III. The Postclassical Period, 500–1500 > D. Africa, 500–1500 > 4. Regions, 1000–1500 > c. Northeast Africa (Horn)
  The Encyclopedia of World History.  2001.
(See 600–800)
c. Northeast Africa (Horn)
The defining characteristics of this period were the expansion of Arab peoples and the growth of Islam as a result of migration; pastoralism; and the establishment of trade networks of Muslim merchants.  1
Nubia, dominated by the central state of Mukurra, reached the height of its power as a Christian kingdom during the bakt (in force since 651).  2
Although Islam had also begun to expand in the Horn of Africa region in the new millennium, especially in the trading centers along the Red Sea Coast, there was a revival of Christian central power under the Zagwe dynasty, based in Ethiopia's northern highlands.  3
Good relations between Nubia and Egypt, existing while the latter was under Fatimid rule and the bakt continued to be observed, gave way to hostility under the Ayyubid dynasty in Egypt. Nubia began to decline during the Egyptian dynasty of the Ayyubids. Egyptian campaigns against rebellious Arab groups encouraged the latter to move into Nubian territory.  4
Nubian decline intensified under the Egyptian Mamluks (1250–1517), a result of direct Egyptian pressure as well as the immigration of Arabic nomadic pastoralists. Nubia eventually fell to the Mamluk Empire.  5
Succession problems in Ethiopia led to the Zagwe dynasty's overthrow at the hands of Yekunno-Amlak (1270–85), who established the Solomonic dynasty, claiming legitimate succession from ancient Ethiopian kings who had claimed descent from King Solomon of the Old Testament.  6
When the Mamluk sultan Baybars (1260–77) demanded resumption of the bakt, Nubian king Dawud responded by taking the Egyptian Red Sea port of 'Aydhab.  7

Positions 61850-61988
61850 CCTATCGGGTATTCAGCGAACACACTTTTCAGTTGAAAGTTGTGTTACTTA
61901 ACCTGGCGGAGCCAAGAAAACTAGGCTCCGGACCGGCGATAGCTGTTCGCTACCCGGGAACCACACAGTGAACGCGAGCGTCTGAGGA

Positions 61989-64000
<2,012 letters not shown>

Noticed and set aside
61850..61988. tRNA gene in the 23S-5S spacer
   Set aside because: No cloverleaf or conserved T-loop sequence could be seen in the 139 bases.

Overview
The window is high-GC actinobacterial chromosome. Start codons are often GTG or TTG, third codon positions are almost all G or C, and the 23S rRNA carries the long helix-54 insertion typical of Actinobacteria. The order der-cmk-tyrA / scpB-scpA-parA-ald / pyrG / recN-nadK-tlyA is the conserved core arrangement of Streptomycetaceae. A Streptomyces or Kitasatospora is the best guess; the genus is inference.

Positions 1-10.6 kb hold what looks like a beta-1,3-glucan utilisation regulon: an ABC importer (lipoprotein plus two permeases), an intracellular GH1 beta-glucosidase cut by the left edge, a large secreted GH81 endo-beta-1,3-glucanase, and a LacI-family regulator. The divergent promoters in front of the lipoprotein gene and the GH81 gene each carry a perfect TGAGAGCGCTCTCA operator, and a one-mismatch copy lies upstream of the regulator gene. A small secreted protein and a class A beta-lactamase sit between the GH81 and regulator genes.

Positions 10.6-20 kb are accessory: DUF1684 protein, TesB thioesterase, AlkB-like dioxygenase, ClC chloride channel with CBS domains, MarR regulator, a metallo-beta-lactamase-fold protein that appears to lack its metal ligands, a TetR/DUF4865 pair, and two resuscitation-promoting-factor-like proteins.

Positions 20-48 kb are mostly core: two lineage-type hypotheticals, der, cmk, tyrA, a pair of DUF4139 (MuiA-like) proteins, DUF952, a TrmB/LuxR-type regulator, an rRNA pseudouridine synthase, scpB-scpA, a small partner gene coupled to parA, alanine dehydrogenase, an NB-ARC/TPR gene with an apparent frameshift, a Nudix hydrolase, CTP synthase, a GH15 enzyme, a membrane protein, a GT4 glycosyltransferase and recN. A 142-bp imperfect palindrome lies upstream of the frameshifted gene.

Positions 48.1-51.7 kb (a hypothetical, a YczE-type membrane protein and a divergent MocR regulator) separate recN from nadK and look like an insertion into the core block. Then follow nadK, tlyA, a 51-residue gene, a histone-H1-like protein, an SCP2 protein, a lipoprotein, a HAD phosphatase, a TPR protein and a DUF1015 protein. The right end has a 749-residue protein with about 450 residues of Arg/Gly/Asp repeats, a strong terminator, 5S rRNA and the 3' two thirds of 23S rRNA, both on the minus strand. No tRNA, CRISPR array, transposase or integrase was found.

The weakening of the Nubian state encouraged depredation by migrating Arab groups, which in turn resulted in further Egyptian incursions in the late 13th and early 14th centuries.  8
Baybars mounted a punitive expedition (See 1276) and installed Dawud's cousin Shakanda as king. As a result Nubia became a vassal state contributing slaves, state revenue, and revenue from a poll tax on non-Muslims.  9
The fall of Christian power in Nubia left Ethiopia the only Christian state in the region. Arabization and Islamization of the population—including the royal family (encouraged by the indigenous matrilinieal descent pattern)—continued, along with decentralization of power. Nubian decline led to a much wider dispersion of Arab groups toward southern pastures, carrying them west as far as Lake Chad.  10
Amda-Siyon, grandson of the founder of the Solomonic dynasty in Ethiopia, gained the throne in 1314 and ruled until 1344. Under his rule the state established military dominance over its Muslim neighbors and conquered extensive new territories. Ifat, the most important Muslim neighbor, became a tributary. Lack of Muslim unity contributed to Amda-Siyon's successes. The new regions were not ruled directly, but by local rulers under the authority of the Christian emperor, who reigned from a mobile capital. Tribute and control over trade in slaves, ivory, and gold made the Solomonic state wealthy. The establishment of new monasteries in the interior spearheaded the spread of Christianity and learning.  11
Nubia's failure to pay tribute resulted in the naming of a Muslim nephew of King Dawud to the Nubian throne.  12
The Encyclopedia of World History, Sixth edition. Peter N. Stearns, general editor. Copyright © 2001 by Houghton Mifflin Company. Maps by Mary Reilly, copyright 2001 by Houghton Mifflin Company. Published by Houghton Mifflin Company. All rights reserved.